Exoplanets » 
Looking for a new gig again, so back into the swing of interviewing, and going through the crap of being asked questions that I only get asked in interviews. I don't know why people feel the need to ask these questions. Get people to write code. I've had only one great interview where they sent over a small subsection of the application, with the unit tests, and asked to code up the guts (it was a simple app & good test). And still the classic great Sapient test, here's an hour, write up some pseudo code for the problem on the whiteboard. Then we'll pull it to shreds in the next hour. Best way to interview a coder.
Can you explain Java class loaders? Well yes I can, but in the past decade, I haven't had to really care about it. Once I did have a problem with the order a scheduler was loader and 5 minutes on google found and fixed the problem.
That said, it's part of the game, so I can't complain. (Well yes I can bitch here)
But anyway, in between refreshing my memory on how to setup hibernate (the number 1 question asked in interviews), I felt the need to actually code, so signed up to topcoder.
This isn't proper, proper code, you have 75 minutes to solve 3 problems. And in order to spit out the code that quickly, it isn't the most pretty, or most refined. It does the job. I competed this weekend, managed to solve the level 1 problem fairly quickly (7 odd minutes). Struggled with level 2. My edge case was slightly off. Took me an hour and a half of debugging to work it out. Just need a bit more practice and I'll be back in the swing of things....only to probably not get a chance to use it again at work for a while. But stuff like this reminds me why I chose to be a programmer, I fucking love this shit.
Anyway, here's the questions & code I had and a few comments on my part.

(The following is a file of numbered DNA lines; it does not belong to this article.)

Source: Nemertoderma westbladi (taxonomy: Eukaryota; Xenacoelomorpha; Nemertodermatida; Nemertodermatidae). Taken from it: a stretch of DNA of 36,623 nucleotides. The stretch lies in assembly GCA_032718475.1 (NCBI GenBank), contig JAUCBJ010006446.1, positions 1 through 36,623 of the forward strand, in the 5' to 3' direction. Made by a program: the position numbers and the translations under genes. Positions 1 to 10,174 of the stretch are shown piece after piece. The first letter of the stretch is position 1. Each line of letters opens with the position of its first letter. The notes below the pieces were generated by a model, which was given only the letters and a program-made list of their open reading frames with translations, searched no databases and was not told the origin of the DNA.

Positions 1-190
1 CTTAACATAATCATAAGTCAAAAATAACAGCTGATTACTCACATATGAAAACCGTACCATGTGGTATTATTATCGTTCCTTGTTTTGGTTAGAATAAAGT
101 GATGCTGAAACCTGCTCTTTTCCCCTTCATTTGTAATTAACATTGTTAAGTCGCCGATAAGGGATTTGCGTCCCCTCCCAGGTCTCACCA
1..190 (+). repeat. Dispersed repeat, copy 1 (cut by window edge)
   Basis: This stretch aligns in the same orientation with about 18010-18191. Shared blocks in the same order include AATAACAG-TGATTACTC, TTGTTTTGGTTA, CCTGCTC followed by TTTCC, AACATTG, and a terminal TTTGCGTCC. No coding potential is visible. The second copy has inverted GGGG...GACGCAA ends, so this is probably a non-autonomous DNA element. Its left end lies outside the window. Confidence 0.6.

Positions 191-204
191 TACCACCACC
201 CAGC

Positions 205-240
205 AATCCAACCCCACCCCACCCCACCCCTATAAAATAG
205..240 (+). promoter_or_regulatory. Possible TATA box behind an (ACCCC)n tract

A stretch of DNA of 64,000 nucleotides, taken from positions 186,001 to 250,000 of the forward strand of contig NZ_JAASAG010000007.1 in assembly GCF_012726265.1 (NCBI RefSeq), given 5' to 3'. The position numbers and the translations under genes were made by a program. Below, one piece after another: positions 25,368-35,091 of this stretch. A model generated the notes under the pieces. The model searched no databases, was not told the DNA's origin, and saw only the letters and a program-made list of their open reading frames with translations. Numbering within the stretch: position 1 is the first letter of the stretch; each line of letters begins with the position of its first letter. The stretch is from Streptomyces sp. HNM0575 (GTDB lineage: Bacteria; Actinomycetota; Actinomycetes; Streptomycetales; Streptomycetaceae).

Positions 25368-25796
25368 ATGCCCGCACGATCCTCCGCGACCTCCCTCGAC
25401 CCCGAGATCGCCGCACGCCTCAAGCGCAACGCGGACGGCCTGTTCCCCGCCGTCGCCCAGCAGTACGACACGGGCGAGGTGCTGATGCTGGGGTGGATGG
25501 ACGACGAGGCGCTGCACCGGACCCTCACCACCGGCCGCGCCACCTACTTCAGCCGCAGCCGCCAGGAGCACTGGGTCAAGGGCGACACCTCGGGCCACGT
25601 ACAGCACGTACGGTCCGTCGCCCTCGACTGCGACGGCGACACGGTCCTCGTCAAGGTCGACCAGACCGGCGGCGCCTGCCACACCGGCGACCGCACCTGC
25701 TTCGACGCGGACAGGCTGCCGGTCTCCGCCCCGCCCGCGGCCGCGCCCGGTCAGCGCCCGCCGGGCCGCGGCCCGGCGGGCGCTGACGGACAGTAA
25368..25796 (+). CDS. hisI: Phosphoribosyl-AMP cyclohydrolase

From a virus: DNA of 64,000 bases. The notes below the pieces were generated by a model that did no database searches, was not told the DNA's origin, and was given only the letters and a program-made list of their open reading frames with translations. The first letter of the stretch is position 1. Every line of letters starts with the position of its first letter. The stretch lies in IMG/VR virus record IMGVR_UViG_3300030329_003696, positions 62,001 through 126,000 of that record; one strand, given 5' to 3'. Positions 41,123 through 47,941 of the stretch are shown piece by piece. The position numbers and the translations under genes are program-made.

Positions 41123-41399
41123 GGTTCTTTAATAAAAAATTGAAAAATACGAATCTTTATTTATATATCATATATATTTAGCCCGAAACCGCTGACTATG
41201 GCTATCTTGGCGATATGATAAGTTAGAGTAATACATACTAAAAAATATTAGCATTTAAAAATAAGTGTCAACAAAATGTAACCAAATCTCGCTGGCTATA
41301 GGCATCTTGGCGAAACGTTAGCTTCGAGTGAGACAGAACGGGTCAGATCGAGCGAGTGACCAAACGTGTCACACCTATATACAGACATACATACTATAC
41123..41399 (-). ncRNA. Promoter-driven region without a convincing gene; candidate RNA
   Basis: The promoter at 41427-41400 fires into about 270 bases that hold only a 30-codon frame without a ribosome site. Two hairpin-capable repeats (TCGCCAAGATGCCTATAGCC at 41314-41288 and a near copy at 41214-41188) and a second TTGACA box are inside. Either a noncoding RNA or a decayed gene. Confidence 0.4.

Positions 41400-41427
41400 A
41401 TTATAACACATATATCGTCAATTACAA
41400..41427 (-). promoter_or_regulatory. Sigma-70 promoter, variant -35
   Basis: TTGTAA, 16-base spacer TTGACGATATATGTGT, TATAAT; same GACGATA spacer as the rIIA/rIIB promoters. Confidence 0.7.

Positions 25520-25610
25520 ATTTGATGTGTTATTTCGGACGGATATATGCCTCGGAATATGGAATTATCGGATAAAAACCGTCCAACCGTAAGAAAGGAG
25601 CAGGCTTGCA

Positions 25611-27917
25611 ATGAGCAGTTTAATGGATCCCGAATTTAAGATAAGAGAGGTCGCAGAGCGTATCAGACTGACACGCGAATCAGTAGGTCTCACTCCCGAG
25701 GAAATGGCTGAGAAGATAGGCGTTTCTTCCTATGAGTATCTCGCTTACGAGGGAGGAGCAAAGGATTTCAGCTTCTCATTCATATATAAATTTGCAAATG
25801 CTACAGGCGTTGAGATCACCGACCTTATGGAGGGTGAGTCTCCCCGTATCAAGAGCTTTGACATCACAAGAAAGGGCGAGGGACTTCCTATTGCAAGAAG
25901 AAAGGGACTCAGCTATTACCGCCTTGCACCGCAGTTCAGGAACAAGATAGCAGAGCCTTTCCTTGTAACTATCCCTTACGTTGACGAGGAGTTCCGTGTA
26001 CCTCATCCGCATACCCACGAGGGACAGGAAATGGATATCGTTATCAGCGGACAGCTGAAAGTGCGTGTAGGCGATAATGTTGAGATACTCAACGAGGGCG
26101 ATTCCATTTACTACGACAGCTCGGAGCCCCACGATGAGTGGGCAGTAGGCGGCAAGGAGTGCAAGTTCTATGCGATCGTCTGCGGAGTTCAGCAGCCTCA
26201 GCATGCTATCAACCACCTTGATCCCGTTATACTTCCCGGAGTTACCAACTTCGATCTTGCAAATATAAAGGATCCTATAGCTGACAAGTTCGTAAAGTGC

Problem Statement
Fox Ciel is playing a game called Addition Game. Three numbers A, B and C are written on a blackboard, and Ciel initially has 0 points. She repeats the following operation exactly N times: She chooses one of the three numbers on the blackboard. Let X be the chosen number. She gains X points, and if X >= 1, the number X on the blackboard becomes X1. Otherwise, the number does not change. Return the maximum number of points she can gain if she plays optimally.
Definition
Class:
AdditionGame
Method:
getMaximumPoints
Parameters:
int, int, int, int
Returns:
int
Method signature:
int getMaximumPoints(int A, int B, int C, int N)
(be sure your method is public)
Constraints

A, B and C will each be between 1 and 50, inclusive.

N will be between 1 and 150, inclusive.
Examples
0)
3
4
5
3
Returns: 13
The three numbers written on the blackboard are (3, 4, 5). One possible optimal strategy is as follows:
Ciel chooses 5. She gains 5 points, and the numbers become (3, 4, 4).
Ciel chooses 4. She gains 4 points, and the numbers become (3, 3, 4).
Ciel chooses 4. She gains 4 points, and the numbers become (3, 3, 3).
She gains a total of 5+4+4=13 points.
1)
1
1
1
8
Returns: 3
One optimal strategy is to choose a 1 in each of the first three turns, for a total of 3 points. The numbers then become (0, 0, 0). After that, she won't be able to gain any more points.
2)
3
5
48
40
Returns: 1140
The only optimal strategy is to choose the following numbers: 48, 47, 46, ..., 11, 10, 9.
3)
36
36
36
13
Returns: 4464)
8
2
6
13
Returns: 57
This problem statement is the exclusive and proprietary property of TopCoder, Inc. Any unauthorized use or reproduction of this information without the prior written consent of TopCoder, Inc. is strictly prohibited. (c)2003, TopCoder, Inc. All rights reserved.
public class AdditionGame{
public int getMaximumPoints(int A, int B, int C, int N){
int score = 0;
for (int i=0;i<N;i++){
if ((A == 0) && (B == 0) && (C == 0)){
break;
}
if ((A >= B) && (A >= C)){
score+=A;
A;
} else if ((B >= A) && (B >= C)){
score+=B;
B;
} else if ((C >= A) && (C >= B)){
score+=C;
C;
}
}
return score;
}
Really simple brute force here. Slightly faster at only having to check if the number is greater, if previous one isn't.
Problem Statement
Fox Ciel likes sequences. One day, she invented a new type of sequence and named it the fox sequence. A sequence seq containing N elements is called a fox sequence if and only if there exist four integers a, b, c and d such that 0 < a < b <= c < d < N1 and the following five conditions are met:
seq[0], seq[1], ... , seq[a] forms an arithmetic progression with a positive common difference. An arithmetic progression is a sequence where the difference between successive elements is equal. The difference between successive elements is called the common difference. Note that 0 is neither positive nor negative.